There is no comparison with a one-off tummy ache with vomit of a meal that didn’t settle or a stomach bug. None whatsoever.

  15. Just to add I had an upset stomach in Vietnam a while back, and retired to the hotel which had a very well designed bathroom with a basin right in front of the toilet and clean sheets, bliss!

  16. Funny story Tim, but landing in Lagos would have made me throw up.

    My three years in Lagos was proof that you could get used to anything. By that stage of my assignment I was quite content to go through the airport and get back to my apartment.

  17. Oh, nearly forgot getting Campylobacter from a buffet at a kids’ party at a posh hotel in Hamstead. A week in bed feeling like death.

    Again, proving my rule about not eating in hotels.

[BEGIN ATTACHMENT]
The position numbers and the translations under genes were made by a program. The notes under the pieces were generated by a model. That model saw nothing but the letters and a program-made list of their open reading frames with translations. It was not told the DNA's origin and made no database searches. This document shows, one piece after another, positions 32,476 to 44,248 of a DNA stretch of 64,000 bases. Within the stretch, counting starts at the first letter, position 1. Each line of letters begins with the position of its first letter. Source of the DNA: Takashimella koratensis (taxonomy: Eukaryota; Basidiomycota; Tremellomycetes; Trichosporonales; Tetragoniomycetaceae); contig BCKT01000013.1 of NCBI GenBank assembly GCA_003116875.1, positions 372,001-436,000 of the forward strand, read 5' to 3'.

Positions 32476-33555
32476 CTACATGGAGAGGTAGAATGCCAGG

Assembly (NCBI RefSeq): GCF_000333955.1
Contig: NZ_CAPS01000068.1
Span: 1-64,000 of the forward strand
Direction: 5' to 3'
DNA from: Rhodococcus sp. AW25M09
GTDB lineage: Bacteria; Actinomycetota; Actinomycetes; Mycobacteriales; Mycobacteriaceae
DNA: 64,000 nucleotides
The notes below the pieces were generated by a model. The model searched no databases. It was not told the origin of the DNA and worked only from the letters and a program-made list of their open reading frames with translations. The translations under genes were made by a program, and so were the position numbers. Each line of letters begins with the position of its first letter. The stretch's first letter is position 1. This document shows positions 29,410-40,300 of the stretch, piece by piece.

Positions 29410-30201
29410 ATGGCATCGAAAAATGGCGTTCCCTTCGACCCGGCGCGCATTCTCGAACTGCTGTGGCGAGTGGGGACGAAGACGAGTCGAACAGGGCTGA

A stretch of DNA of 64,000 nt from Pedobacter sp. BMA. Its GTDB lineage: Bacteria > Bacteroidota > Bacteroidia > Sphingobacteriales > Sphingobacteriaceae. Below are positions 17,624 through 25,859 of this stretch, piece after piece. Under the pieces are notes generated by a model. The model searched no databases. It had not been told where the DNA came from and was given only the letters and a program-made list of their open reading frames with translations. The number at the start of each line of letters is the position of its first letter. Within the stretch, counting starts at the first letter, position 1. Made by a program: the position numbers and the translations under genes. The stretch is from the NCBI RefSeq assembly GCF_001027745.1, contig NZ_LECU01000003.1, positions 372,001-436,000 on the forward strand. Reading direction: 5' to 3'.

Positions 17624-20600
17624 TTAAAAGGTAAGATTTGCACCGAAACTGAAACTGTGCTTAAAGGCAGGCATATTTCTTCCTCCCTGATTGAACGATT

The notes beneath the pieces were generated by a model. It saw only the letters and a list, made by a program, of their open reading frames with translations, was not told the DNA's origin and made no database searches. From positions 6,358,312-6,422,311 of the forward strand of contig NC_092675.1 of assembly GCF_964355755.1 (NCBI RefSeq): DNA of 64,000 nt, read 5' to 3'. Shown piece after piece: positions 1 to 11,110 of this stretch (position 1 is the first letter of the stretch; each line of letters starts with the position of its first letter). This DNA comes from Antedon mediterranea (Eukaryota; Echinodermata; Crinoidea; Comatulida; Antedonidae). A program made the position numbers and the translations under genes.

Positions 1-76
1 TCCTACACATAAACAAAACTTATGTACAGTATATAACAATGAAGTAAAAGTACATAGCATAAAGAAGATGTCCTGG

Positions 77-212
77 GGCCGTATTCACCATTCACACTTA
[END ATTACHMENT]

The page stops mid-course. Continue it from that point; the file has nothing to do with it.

Another good rule for Indian hotels is to check that you have a line of sight from the toilet to the TV or can move a mirror to achieve it. Just in case….

  18. Living as an expat my experience was that when I returned to Aus I would occasionally get a bit of the shits. Nothing major but I always put it down to there being different bacteria in the water. Definitely agree with the “don’t eat don’t shit” theory, had dinner with friends in Phuket years ago and on holiday was the only one who had to hold his own on the tour the next day. If it doesn’t kill you it gives you a story to dine out on!
    By the way have worked in mining for the last 20 years and my experiences of multinationals matches yours, great blog!